Dear Reader: a weekly column by the Harrogate Advertiser's Graham Chalmers
“Jimi Hendrix was in Harrogate once.” Well, Chris Salewicz should know.
This renowned former NME writer from the golden age of music journalism is the author of 17 books and numbers Mick Jagger, Keith Richards and the late Joe Strummer among his close, personal friends.
I’d invited him up from London to take part in a talk at RedHouse Originals Gallery in Harrogate in a small-ish, independently-organised bash I was involved with on Saturday.
Called Spirit of 66, the exhibition/talk/gig was so busy people were spilling out of the doors of RedHouse Originals onto the pavement on Cheltenham Mount.
It was so bad, in fact, the rest of the ‘cast’ - artist Dudley Edwards, beatnik poet Heath Common, a string quartet from Harrogate Symphony Orchestra and RedHouse co-owner Richard McTague himself - could scarcely be squeezed in.
Later on, we shifted location to one of the town’s most distinguished venues, the fabulously grand and Victorian The Club on Victoria Avenue where the likes of Sir Arthur Conan Coyle once played snooker.
We’d booked a semi-psychedelic new rock band called The Chessmen. It has to be said they were loud as well as brilliant but it turned out to be a great night.
As for the Hendrix story, it emerged that Hendrix had travelled from Ilkley one night in 1966 during a brief break from touring to watch John Mayall’s Bluesbreakers playing in Harrogate.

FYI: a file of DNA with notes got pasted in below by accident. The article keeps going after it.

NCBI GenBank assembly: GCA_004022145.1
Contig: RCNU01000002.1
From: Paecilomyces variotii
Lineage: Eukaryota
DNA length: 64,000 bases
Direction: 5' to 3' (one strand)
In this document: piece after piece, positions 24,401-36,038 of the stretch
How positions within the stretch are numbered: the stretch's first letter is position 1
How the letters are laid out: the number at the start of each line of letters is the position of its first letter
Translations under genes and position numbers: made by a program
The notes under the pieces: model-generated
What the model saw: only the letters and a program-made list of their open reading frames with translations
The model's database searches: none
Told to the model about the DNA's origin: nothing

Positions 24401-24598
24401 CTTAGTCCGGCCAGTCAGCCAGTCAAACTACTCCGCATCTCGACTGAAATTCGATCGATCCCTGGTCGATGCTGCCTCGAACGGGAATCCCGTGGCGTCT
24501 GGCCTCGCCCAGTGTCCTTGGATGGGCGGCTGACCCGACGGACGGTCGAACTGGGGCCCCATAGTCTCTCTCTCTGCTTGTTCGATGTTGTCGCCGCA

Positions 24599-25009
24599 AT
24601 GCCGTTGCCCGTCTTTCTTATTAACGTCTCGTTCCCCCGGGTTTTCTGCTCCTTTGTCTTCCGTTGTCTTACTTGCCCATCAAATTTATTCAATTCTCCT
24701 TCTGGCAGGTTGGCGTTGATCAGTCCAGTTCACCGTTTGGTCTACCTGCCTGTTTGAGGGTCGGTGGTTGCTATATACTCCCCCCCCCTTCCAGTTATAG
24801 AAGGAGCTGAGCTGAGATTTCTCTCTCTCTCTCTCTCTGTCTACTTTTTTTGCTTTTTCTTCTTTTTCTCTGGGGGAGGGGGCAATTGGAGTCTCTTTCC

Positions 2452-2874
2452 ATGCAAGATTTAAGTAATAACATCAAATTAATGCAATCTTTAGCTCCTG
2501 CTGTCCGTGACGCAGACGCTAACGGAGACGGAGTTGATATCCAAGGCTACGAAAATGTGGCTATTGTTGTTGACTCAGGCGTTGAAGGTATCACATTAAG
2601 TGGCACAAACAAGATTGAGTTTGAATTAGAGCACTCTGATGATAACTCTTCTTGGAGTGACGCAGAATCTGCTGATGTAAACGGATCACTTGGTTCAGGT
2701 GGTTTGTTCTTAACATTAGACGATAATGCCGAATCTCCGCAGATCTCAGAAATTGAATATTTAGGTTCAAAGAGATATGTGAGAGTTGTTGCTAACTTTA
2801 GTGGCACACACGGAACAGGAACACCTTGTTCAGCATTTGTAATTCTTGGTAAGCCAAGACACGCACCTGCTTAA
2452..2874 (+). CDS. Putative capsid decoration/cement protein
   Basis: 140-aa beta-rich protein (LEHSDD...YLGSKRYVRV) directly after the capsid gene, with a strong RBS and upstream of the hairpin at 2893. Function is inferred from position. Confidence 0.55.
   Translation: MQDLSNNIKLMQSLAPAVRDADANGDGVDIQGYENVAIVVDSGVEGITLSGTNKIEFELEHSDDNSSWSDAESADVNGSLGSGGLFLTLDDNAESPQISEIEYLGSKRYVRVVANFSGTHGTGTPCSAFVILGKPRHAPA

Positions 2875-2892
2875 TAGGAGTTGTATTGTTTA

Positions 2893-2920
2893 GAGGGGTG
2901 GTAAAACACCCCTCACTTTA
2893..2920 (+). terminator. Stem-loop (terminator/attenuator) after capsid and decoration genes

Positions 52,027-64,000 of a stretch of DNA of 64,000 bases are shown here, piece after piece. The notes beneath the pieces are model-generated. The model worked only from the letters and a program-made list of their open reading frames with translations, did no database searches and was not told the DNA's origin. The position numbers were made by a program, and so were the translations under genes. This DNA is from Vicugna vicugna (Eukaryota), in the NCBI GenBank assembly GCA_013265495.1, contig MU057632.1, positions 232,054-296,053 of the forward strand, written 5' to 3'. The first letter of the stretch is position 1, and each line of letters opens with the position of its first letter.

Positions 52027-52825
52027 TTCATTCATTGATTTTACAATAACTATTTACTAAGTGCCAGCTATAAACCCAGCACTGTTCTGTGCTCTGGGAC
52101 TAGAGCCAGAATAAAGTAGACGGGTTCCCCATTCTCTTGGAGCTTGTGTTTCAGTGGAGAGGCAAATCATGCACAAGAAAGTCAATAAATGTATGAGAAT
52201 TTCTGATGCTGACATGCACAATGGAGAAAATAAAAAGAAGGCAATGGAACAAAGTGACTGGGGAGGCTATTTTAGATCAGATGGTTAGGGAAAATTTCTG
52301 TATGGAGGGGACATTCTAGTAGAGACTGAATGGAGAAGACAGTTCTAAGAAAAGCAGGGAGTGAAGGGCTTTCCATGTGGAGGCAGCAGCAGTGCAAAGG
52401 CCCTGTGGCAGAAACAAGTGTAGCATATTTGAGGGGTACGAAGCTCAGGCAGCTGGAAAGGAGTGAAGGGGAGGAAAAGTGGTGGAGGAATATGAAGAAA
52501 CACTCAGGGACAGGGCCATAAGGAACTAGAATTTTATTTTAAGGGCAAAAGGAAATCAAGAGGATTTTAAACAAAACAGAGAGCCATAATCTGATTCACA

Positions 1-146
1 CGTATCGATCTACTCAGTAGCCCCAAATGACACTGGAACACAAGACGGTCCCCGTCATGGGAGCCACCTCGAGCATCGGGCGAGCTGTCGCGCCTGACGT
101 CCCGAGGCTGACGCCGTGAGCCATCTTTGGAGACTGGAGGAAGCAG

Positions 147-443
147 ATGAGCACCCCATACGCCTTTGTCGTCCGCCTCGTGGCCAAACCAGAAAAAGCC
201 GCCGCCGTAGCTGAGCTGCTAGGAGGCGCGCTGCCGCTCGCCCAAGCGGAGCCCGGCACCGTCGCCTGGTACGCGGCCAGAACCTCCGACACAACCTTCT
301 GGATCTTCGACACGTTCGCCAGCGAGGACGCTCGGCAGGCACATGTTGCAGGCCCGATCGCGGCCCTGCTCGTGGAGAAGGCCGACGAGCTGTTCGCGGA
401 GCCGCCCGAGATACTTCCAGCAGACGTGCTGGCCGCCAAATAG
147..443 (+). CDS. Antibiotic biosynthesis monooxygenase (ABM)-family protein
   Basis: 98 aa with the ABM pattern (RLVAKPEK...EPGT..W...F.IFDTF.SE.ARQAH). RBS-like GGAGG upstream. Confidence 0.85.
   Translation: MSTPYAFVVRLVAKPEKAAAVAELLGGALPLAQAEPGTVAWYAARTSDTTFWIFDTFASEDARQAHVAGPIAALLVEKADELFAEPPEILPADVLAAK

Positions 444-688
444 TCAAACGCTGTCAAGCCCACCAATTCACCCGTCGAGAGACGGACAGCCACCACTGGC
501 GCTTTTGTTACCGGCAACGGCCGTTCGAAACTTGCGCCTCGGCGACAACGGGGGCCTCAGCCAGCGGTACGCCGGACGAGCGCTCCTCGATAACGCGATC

When people think of the town they tend to think of tradition but the success of Saturday’s happenings showed that’s not entirely true.
Harrogate is big enough to have many sides.
Afterall, on the same weekend as this year’s Harrogate International Festival came to an impressive finale with a performance of Mozart, Tchaikovsky and Dvorak by the Czech National Symphony Orchestra, here was a very different event where the talk was of The Rolling Stones, The Beatles, Pop Art and psychedelia.
Saint Michael’s Church in Markington was packed to its leaky rafters on Sunday.
This was no ordinary service. It was part of William Willberforce Day, a celebration of this quiet village’s close connections to the man whose determination was instrumental in ending the slave trade.
Standing alongside the parish’s own vicar Paul was a new face in the church - the Archbishop of York Dr John Sentamu.
No wonder there was more pomp and pageantry on show than normal in the lovely morning light of this beautiful 19th church set on a leafy lane on a country road near Ripon.
It soon became obvious that the power of Dr Sentamu’s quietly commanding presence was more than enough in itself.
After a witty reminder to the congregation of the importance of Saint Michael’s appeal to raise enough money to plug the holes in its roof, the archbishop got to the nub of his sermon.
I’m not a strongly religious man but it was easy to see why Dr Sentamu is who he is.
Nothing he said was forced. He never laboured a point or got bogged down in detail.
He let the words speak for themselves. And the spirit.